I think I hit that metaphorical brick wall today. You know, that thing we all slam into every now and then when we’ve spun around in circles enough times to lose our orientation. BAM! It happened to me. I could barely keep my eyes open after lunch and put both my girls down for a nap about an hour early just so I could lay on my couch and do nothing.
The past few weeks have been a blur of prepping for prom, making bug snacks, playing sidekick to my toddler and Marie Osmond, attending the amaahhhhhzing Mom Summit 2.0 and weddings, wine tastings and making dinner and cleaning house in between. It’s been all good stuff (and I am grateful!) but I’m also ready to hibernate until July.
Did I mention auditions? Oh yeah. I still go to auditions. The big question is: WHY. WHHHHHHHHHYYYYYYYYYY?
I’m a busy mom now. (Ha, is there any other kind?) Between taking care of my girls, a husband who thankfully has a stable career and this little living online experiment of mine to keep life fun and fab after babies…. it’s humbling for me to admit that I don’t NEED to work to pay our mortgage. So why am I bothering with going to auditions and trying to get jobs? I’ve had friends of mine ask: Why are you trying to work if you don’t absolutely NEED to?
Is it my ego? Maybe. Am I scared to NOT go, for fear of totally abandoning my pre-baby life? Quite possible. Do I still enjoy the rush? YES. But why? Who needs a ‘rush’ when you’re rushing around all day after toddlers?
I’ve been thinking about this more and more. Most recently, I went to yet another audition (for what seems like a really fun show). I showered. I makeuped (a lot). I slathered the stinky self-tanner all over my bare arms (it makes your arms look more toned… a little fab showbiz tip from me to you). I stood in front of my closet and mulled over and over about what to wear (“Don’t look like a mom” is my most common mantra when selecting audition-wardrobe… I ended up choosing a sleeveless coral top that I’ve worn about a hundred times). I tucked my wiry gray wisps of hair under the hair that isn’t gray and made a mental note to call my stylist once again to schedule a color.
And as I drove in my two-carseats SUV from my suburban home all the way over the hill to my much-missed Sunset Boulevard in Hollywood, I thought: Why am I still doing this? while parked in traffic at a stoplight.
And just like magic, at that exact moment, my eyes wandered to my passenger window and I saw this:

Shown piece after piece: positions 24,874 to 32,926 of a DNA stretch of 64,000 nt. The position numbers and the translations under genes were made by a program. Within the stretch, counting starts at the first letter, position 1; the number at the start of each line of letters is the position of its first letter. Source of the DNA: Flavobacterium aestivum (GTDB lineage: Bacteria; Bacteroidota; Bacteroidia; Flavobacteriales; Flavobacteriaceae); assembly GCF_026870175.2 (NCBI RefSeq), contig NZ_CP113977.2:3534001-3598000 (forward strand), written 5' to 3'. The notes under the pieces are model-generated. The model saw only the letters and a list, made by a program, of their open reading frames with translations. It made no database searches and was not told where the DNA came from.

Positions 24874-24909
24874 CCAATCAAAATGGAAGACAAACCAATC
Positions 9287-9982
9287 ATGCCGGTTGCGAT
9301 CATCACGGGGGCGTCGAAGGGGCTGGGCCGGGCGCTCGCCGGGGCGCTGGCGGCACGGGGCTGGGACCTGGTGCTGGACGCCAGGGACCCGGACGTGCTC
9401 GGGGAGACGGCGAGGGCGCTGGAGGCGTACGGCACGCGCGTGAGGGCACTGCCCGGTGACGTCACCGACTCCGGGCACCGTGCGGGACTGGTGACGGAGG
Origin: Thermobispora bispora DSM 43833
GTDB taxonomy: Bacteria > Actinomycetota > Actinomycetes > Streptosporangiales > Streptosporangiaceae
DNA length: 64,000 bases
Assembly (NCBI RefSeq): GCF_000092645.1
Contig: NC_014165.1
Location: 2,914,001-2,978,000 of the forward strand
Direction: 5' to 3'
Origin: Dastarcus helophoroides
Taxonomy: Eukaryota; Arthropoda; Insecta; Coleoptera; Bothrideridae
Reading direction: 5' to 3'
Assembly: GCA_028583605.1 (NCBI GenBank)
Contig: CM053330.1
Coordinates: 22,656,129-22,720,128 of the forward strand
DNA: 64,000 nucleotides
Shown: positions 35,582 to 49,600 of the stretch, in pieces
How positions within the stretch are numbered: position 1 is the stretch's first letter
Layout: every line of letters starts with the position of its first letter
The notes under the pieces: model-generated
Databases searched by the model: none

D-R-E-A-M. In topiary pots on the side of the road.
And then the tears came (which royally screwed up the amazing home-makeup job that I did just 30 minutes prior).
But the sign told the truth: MOMS. NEED. DREAMS. Especially us moms, in this age. It’s no secret that our generation of women has collectively been brought up to accomplish, reinvent and conquer whatever it is we set out to do in high school, college and the years after (before we had babies). Very few women I know wanted to grow up and ‘be a mom’… there was always something ‘else’ (career-wise) that was supposed to come before or during the family portion of the program. (Not that there’s anything amiss about wanting to grow up and solely be a mom. Believe me, I grew up with – and am still friends with – the few women whose primary goals revolved solely around motherhood. We all know it’s much harder to stay at home than to work.)
But for the rest of us, who thought we’d do something REALLY BIG before we were blessed with kids (and didn’t quite get as far as we imagined in our minds before the babies came), we still need our dreams to exist. We need our dreams to get us through those “Did I fulfill my potential?” moments that we have when we’re arguing about the size of crackers with our toddler. We need our dreams to distract us when it’s time to spend a beautiful day in our babies’ rooms cleaning out their closets to separate the too-small clothes from the just-right clothes (as we wonder why we’re not sitting at an outdoor lunch somewhere drinking a glass of wine). We need our dreams to remind us that “we” are still here (even though our reflection sometimes doesn’t convey it).
When I was a freshman in high school, I went to a leadership conference with about a hundred students and a few incredible teachers. To say that it affected me is an understatement. The words of the vivacious, middle-aged man with a grey beard who was in charge of the event (I still remember his name, Jim Coiner) told all of us kids: “You need to dream for the rest of your life. When you stop having a dream, you stop living.” (Or something along those lines.) He then continued with how dreams and goals change over time, but as long as you have a dream or a goal, you will be happy.
I sometimes wish I could be brazen enough to give up all pre-baby goals and have some kind of faith that I’d be content staying at home Forever And Ever Amen. Maybe I would be happy? I’m just not ready to find out. Not right now. I’m taking that telling topiary on Sunset Blvd to heart: D.R.E.A.M. (It told me good.) No more doubting or trying to suppress the fact that the cat-and-mouse chase of my showbiz industry does still make me happy (despite my eyeliner looking a bit smudgy that day). I will happily put on the same sleeveless, coral top and drive my big momma car to Sunset Blvd when duty calls.
Some dreams will come true, some will not, and some will stalk you, chase you and tackle you down as you run away screaming frantically while waving your arms to shoo them away. But that’s life. And that’s what makes a fabulous life (I think). It doesn’t matter if your dream is to conquer the world or to conquer the laundry. What matters most is that you just have one.
SO WELCOME TO HOLLYWOOD, WHAT’S YOUR DREAM?